alexa Sexual dimorphism in the control of amebic liver abscess in a mouse model of disease.
Molecular Biology

Molecular Biology

Journal of Cell Science & Therapy

Author(s): Lotter H, Jacobs T, Gaworski I, Tannich E, Lotter H, Jacobs T, Gaworski I, Tannich E

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Abstract Amebic liver abscess (ALA) is the most common extraintestinal manifestation of human infection by the enteric protozoan parasite Entamoeba histolytica. In contrast to intestinal infection, ALA greatly predominates in males but is rare in females. Since humans are the only relevant host for E. histolytica, experimental studies concerning this sexual dimorphism have been hampered by the lack of a suitable animal model. By serial liver passage of cultured E. histolytica trophozoites in gerbils and mice, we generated amebae which reproducibly induce ALA in C57BL/6 mice. Interestingly, all animals developed ALA, but the time courses of abscess formation differed significantly between the genders. Female mice were able to clear the infection within 3 days, whereas in male mice the parasite could be recovered for at least 14 days. Accordingly, male mice showed a prolonged time of recovery from ALA. Immunohistology of abscesses revealed that polymorphonuclear leukocytes and macrophages were the dominant infiltrates, but in addition, gamma,delta-T cells, NK cells, and natural killer T (NKT) cells were also present at early times during abscess development, whereas conventional alpha,beta-T cells appeared later, when female mice had already cleared the parasite. Interestingly, male and female mice differed in early cytokine production in response to ameba infection. Enzyme-linked immunospot assays performed with spleen cells of infected animals revealed significantly higher numbers of interleukin-4-producing cells in male mice but significantly higher numbers of gamma interferon (IFN-gamma)-producing cells in female mice. Early IFN-gamma production and the presence of functional NKT cells were found to be important for the control of hepatic amebiasis as application of an IFN-gamma-neutralizing monoclonal antibody or the use of NKT knockout mice (Valpha14iNKT, Jalpha 18(-/-)) dramatically increased the size of ALA in female mice. In addition, E. histolytica trophozoites could be reisolated from liver abscesses of Jalpha18(-/-) mice on day 7 postinfection, when wild-type mice had already cleared the parasite. These data suggest that the sexual dimorphism in the control of ALA is due to gender-specific differences in early cytokine production mediated at least in part by NKT cells in response to E. histolytica infection of the liver.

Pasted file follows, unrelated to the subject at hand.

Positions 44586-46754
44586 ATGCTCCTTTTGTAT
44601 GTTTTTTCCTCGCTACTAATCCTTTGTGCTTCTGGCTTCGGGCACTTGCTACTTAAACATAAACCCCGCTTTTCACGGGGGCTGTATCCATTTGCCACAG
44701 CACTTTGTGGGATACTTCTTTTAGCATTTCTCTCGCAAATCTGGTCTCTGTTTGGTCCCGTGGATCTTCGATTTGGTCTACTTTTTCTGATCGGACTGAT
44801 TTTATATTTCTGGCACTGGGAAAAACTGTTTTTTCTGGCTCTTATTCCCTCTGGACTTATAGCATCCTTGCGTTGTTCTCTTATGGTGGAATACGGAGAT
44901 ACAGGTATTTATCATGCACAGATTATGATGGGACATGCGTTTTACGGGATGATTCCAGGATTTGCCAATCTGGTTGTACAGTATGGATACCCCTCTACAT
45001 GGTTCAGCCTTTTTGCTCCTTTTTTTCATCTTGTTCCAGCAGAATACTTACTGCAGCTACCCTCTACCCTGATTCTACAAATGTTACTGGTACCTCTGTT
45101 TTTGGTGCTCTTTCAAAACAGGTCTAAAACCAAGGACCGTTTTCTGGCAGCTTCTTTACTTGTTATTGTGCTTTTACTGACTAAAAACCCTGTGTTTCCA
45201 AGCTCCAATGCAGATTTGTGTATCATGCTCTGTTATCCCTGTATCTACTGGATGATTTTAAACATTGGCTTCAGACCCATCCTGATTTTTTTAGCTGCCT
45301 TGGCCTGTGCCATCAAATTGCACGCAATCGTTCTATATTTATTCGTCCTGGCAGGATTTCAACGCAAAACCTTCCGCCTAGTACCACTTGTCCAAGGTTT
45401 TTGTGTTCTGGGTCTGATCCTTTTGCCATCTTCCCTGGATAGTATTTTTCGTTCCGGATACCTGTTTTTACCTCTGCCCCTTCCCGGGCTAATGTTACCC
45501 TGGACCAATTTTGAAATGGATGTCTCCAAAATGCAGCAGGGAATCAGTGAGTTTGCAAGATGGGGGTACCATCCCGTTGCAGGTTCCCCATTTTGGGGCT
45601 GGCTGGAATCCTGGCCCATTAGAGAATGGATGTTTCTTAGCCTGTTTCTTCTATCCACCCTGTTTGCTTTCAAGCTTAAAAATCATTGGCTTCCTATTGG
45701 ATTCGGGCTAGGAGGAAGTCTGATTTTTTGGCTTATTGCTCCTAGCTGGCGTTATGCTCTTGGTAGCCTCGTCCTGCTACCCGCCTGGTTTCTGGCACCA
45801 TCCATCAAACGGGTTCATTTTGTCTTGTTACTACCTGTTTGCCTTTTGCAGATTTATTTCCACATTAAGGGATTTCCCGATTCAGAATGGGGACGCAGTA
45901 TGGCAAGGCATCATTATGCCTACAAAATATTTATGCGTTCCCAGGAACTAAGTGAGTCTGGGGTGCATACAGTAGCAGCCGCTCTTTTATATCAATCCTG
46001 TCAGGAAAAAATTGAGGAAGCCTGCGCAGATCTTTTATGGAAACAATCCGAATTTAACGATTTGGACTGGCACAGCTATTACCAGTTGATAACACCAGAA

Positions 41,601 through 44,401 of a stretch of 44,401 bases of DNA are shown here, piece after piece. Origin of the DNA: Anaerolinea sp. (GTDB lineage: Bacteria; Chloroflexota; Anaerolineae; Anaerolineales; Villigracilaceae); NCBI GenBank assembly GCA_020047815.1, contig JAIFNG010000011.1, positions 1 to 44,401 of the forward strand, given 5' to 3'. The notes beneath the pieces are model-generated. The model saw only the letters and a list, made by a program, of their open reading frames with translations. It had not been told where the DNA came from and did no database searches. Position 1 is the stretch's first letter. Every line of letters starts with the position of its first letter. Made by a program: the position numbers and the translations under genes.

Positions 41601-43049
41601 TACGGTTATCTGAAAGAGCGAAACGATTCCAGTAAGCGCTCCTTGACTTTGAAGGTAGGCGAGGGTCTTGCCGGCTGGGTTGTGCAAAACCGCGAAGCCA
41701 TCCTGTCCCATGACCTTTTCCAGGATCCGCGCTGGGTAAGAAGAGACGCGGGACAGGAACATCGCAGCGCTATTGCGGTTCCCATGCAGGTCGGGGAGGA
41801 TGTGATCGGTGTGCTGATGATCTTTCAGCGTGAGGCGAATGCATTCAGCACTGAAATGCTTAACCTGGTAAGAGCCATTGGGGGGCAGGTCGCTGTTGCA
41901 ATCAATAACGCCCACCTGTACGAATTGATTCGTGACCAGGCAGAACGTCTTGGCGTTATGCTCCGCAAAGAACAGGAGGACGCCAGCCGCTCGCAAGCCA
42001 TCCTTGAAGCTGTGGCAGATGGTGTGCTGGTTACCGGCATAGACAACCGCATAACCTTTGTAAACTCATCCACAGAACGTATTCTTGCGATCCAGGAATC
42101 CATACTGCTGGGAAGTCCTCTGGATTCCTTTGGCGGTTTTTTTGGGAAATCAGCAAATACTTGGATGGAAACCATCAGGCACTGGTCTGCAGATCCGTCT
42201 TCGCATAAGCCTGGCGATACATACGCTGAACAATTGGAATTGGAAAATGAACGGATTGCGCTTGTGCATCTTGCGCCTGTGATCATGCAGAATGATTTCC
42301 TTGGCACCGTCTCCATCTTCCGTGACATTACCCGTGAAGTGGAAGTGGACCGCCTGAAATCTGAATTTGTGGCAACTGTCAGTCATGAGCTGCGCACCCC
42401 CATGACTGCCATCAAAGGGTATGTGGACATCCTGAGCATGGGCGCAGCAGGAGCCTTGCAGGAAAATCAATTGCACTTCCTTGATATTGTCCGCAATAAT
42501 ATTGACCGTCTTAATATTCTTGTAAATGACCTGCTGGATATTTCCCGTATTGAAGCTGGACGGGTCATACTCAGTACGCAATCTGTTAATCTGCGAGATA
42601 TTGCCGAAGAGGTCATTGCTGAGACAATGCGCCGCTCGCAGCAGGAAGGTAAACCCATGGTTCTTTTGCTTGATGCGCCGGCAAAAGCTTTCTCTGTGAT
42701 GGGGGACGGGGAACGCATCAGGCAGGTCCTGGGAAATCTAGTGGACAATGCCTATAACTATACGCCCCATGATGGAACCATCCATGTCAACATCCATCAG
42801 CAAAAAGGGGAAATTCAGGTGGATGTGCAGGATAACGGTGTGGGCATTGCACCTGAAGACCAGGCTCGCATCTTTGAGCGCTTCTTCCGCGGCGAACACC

This article was published in Infect Immun and referenced in Journal of Cell Science & Therapy

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